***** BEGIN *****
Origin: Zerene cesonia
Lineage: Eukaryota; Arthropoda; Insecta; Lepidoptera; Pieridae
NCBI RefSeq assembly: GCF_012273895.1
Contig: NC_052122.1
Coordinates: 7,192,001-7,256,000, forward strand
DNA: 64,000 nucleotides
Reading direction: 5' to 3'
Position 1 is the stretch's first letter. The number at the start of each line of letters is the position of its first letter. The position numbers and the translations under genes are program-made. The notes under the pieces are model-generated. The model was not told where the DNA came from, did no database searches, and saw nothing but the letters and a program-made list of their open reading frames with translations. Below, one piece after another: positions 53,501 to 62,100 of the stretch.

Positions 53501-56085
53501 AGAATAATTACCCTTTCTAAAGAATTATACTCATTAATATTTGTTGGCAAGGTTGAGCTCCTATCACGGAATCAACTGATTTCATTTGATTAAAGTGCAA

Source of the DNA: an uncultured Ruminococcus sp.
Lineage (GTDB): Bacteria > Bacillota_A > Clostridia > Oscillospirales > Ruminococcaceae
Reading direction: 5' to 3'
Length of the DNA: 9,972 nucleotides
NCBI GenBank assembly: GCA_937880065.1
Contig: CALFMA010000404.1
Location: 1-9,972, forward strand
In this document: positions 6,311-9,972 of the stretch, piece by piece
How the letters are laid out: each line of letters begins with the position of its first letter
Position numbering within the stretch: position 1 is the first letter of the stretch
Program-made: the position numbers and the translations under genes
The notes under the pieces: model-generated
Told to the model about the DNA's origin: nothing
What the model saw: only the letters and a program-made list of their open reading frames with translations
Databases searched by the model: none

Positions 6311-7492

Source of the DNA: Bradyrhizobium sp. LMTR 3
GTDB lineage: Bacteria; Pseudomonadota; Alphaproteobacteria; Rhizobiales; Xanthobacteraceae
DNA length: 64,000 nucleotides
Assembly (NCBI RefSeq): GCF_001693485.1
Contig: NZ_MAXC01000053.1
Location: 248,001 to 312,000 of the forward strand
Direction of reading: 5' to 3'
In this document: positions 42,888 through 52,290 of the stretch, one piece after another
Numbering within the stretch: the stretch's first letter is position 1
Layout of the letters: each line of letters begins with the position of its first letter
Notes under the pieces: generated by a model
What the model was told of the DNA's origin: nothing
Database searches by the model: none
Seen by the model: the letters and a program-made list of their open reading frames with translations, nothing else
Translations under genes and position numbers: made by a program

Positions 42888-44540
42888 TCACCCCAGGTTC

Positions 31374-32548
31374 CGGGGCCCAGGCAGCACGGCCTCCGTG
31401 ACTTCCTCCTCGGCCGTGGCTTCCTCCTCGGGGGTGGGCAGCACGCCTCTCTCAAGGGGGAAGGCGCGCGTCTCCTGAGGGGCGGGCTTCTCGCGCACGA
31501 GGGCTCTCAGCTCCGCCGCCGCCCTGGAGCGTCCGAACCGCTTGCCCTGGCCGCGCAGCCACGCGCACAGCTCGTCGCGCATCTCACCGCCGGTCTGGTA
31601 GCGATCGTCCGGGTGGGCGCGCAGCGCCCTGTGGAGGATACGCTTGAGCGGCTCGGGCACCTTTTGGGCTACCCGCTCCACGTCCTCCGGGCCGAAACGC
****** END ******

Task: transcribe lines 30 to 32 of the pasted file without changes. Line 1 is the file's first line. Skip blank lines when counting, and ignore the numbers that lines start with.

Assembly (NCBI RefSeq): GCF_001693485.1
Contig: NZ_MAXC01000053.1
Location: 248,001 to 312,000 of the forward strand